Monday, May 20, 2013

Practical Considerations of Common Mode Inductors

Common mode inductors, more generally known as chokes, are used to filter unwanted electrical noise usually caused by the switching action of switch mode power supplies.  Specifically it filters out common mode noise or noise that is common to both the positive and negative outputs of a dc power supply, for example.  The main idea behind a common mode inductor is that you put two symmetrical windings on a magnetic core, typically a ferrite toroid core, and mount it a plastic header, see figure 1. The windings are connected so the current flow will be in equal but in opposite directions.  This keeps the core from saturating since it will have two equal but opposite magnetic fields and the full inductance of the core will help attenuate the switching noise common to both lines, see chokes/common mode inductors.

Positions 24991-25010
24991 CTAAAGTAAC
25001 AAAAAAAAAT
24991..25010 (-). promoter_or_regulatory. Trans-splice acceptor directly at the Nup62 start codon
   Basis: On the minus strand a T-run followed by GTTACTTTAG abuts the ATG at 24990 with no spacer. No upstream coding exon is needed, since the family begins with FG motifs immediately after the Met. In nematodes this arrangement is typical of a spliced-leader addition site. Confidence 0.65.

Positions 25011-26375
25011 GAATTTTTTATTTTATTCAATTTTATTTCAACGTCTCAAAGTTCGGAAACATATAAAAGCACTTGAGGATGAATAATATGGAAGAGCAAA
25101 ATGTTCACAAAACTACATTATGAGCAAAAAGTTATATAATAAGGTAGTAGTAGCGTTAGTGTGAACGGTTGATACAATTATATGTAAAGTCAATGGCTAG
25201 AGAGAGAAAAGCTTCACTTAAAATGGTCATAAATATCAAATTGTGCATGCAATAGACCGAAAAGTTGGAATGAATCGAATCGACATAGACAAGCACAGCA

The most common core shape used in a common mode inductor is the toroid. It has two big advantages compared to other shapes. First, if you think of it as a winding on one half of a toroid opposing a winding on another half of a toroid you have two very symmetrical shapes which helps prevent core saturation. Secondly, a toroid has no mating surface compared to other core shapes so it will have more inductance and is usually 35% higher in inductance compared to a similar sized two piece core shape. The two windings on the toroid need to be as symmetrical as possible since leakage inductance will be created by the current flow. Leakage inductance can start to saturate the core which will cause the common mode inductance to decrease. An unequal number of turns on the two windings or an unsymmetrical winding shape can increase leakage inductance resulting in reduced inductance leading to reduced filtering of the noise. For more details see the theory of common mode inductors.